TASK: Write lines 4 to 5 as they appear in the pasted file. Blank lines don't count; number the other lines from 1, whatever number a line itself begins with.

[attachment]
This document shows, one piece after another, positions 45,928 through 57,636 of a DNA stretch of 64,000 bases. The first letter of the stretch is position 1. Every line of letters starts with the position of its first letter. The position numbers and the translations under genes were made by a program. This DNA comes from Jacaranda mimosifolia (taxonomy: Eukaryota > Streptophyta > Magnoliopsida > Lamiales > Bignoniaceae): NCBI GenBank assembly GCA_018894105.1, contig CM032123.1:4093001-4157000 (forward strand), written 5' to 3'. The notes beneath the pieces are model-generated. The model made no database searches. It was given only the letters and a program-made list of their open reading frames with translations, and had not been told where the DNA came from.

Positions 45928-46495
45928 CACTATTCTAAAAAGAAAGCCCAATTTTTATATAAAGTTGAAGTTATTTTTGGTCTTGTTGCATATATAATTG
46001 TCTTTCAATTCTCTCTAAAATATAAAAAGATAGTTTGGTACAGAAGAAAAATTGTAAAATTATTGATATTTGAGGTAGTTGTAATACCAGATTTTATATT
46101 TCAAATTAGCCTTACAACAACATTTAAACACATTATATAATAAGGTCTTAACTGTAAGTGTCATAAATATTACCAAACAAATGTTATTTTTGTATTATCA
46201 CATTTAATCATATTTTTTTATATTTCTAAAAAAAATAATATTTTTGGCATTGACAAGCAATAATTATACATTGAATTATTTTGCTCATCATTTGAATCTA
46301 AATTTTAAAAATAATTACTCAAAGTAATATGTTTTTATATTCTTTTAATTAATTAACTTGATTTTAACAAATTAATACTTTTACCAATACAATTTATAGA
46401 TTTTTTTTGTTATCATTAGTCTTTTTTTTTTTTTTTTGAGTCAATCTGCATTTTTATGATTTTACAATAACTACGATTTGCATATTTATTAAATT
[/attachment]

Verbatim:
46001 TCTTTCAATTCTCTCTAAAATATAAAAAGATAGTTTGGTACAGAAGAAAAATTGTAAAATTATTGATATTTGAGGTAGTTGTAATACCAGATTTTATATT
46101 TCAAATTAGCCTTACAACAACATTTAAACACATTATATAATAAGGTCTTAACTGTAAGTGTCATAAATATTACCAAACAAATGTTATTTTTGTATTATCA